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Sunday, September 17, 2017

I'm Back from a Trip to Italy, but.....

Hello to all my faithful readers, and to all that stumble onto my blog today.  I'm so sorry I have been away from blogging for awhile.  I took a planned blog break, as life was busy with back to school activities for my grandchildren. My husband and I then went on a dream vacation to Italy, where we celebrated a saint feast day in my husband's hometown in the Calabria region of Italy. We also visited many of my husband's aunts, uncles cousin that live in Calabria, and also in Genoa and Bologna in northern Italy, with a few visits to nearby scenic towns. I had hoped to share some of the amazing sights from this trip this week on my blog, but we sadly learned of a death in my family that has overwhelmed us with grief. Please be patient with me as I take another week off to mourn.  Thank you for your understanding.  I hope to get back to a regular blog schedule again soon.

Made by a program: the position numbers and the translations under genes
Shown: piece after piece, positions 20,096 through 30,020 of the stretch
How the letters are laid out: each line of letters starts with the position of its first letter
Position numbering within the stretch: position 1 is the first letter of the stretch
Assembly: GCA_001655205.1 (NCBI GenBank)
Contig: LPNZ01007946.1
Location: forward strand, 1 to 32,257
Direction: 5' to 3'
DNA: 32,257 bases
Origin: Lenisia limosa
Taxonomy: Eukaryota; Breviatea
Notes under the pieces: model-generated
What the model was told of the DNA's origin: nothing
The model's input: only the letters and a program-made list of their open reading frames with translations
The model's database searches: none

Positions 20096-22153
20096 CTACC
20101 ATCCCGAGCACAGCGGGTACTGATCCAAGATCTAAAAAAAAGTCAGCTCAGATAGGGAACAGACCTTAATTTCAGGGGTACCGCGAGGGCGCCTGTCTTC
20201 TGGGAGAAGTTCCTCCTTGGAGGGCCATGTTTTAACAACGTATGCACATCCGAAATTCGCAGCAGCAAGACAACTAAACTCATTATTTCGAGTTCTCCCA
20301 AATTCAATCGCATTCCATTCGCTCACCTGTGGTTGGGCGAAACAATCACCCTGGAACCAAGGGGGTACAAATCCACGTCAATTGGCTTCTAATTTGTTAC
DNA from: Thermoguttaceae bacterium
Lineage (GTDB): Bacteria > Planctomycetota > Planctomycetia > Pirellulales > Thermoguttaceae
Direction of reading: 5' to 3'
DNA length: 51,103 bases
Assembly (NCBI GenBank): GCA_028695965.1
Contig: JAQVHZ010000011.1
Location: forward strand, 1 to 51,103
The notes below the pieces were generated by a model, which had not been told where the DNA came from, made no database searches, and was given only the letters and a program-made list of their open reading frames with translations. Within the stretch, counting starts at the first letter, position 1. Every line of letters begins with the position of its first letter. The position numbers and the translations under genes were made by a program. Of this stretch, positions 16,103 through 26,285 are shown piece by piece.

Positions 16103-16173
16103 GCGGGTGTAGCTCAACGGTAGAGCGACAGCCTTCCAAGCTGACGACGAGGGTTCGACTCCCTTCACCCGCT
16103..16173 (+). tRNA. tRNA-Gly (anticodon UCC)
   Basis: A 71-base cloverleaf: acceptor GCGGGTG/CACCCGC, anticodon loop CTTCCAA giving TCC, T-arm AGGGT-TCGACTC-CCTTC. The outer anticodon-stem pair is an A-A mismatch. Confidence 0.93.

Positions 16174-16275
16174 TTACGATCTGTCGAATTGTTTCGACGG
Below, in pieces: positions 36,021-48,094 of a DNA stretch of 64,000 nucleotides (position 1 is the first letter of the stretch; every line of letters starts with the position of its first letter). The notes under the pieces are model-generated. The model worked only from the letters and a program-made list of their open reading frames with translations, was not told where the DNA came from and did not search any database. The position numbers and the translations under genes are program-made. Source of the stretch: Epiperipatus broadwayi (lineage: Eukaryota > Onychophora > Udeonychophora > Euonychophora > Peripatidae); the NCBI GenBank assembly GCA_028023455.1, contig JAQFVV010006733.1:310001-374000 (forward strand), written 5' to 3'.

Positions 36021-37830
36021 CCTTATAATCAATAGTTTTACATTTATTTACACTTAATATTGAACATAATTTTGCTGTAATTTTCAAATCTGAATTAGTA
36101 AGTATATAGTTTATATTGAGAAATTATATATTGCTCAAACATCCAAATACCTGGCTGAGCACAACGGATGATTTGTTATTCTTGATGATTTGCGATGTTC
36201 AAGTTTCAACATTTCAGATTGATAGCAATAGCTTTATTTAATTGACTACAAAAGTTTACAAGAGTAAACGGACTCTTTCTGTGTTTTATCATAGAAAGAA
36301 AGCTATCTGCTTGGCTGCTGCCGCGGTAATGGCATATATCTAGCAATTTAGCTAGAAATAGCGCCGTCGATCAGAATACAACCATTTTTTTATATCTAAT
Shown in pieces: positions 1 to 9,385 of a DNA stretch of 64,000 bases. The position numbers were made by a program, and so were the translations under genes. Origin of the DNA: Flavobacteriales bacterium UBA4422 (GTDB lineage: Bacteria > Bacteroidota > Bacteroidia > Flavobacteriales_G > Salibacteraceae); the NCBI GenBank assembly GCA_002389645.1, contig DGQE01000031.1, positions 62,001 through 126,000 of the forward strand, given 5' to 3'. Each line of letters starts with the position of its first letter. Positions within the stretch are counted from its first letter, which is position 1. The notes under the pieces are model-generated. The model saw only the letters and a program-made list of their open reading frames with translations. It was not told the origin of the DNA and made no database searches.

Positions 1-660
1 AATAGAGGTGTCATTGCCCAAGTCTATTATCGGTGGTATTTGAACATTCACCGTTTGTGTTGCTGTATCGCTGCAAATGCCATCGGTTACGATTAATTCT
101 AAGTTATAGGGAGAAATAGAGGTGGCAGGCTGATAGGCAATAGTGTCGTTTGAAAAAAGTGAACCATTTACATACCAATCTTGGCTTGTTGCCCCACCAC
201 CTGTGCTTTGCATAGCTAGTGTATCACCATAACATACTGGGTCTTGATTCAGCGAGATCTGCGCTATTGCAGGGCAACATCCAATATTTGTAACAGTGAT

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Monday, August 14, 2017

The John Denver Sanctuary in Aspen, Colorado

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We had friends visiting Colorado from New York for a month this summer. Their first grandchild was born to their son and daughter-in-law, who live in a suburb in the Denver area, and they were excited to spend time with the new parents and grandbaby.  While they stayed nearby, we had a lot of fun showing them some of our favorite Colorado sights, and also some sights that were new to us.  One of those new sights for us, that I had heard about and wanted to see, was the John Denver Sanctuary in Aspen, Colorado.  (This photo, and all photos in this post, can be enlarged for easier viewing by clicking in them.)

Our drive west to Aspen took a little over 3 hours. We took the beautifully scenic Independence Pass to cross the Continental Divide. (See a prior post--click here--we made over the pass in June)  When we entered Aspen we could see the ski runs in the mountains.  Aspen attracts people from around the world for it's year round recreation and renown festivals, and it has some of the highest real estate property in the nation.